Friday, July 13, 2012

Midland Watersnake, the Copperhead mimic?



6/13/2012 - At first glance, this snake appears to have characteristics of the venomous Copperhead (Agkistroden contortrix), but upon closer inspection one can clearly see it is indeed the Midland Watersnake (Nerodia sipedon pleuralis). The overall pattern and the head color is misleading to the intruder, not to mention the shape of the head that is flattened to give the arrowhead appearance, similar to that of a pit viper. Notice the pupil is round and not vertical. This is a dead giveaway that this snake is not venomous. See the photo of the Copperhead, notice the vertical pupil.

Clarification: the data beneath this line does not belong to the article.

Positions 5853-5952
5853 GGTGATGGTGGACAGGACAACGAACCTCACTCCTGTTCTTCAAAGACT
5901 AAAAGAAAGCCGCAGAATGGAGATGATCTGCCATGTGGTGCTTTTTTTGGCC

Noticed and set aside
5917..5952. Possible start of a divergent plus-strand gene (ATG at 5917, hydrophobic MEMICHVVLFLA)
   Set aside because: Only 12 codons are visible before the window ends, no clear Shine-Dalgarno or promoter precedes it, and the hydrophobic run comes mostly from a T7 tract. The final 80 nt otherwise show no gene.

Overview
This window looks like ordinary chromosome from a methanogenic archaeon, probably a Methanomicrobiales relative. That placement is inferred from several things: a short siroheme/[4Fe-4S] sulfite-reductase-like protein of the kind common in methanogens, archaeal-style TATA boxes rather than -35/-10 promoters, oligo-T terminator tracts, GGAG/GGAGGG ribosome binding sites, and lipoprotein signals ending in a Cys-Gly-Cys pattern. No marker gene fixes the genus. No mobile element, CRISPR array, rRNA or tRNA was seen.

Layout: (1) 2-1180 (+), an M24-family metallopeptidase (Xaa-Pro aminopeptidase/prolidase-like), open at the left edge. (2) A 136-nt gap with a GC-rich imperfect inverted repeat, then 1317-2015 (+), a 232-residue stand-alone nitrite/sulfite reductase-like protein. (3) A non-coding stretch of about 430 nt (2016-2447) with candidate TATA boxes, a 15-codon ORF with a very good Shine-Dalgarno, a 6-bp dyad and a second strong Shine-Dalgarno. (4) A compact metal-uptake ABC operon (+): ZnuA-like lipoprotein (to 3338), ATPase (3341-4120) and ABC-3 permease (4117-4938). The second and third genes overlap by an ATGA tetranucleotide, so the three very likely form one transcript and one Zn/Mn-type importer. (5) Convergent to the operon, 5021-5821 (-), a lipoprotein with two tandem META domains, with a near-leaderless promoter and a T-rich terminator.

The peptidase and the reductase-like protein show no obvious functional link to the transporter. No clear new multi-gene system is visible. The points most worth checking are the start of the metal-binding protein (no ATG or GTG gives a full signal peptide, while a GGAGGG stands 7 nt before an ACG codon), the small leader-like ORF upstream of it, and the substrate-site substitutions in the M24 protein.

Further study of the pattern reveals that these bands are broken on the rear portion of the body, and the solid bands of the front portion are not in the classic Copperhead "hourglass" shape. The habitat where I found this individual was at least one hundred feet from a small tributary in a pine forest. At first glance, I thought "Copperhead." Unfortunately, many of these snakes are killed by humans believing it is venomous. Below is a photo of a Copperhead for comparison.



The Midland Watersnake is a common inhabitant of aquatic habitats throughout north Georgia, as well as the Piedmont and western Coastal Plain.




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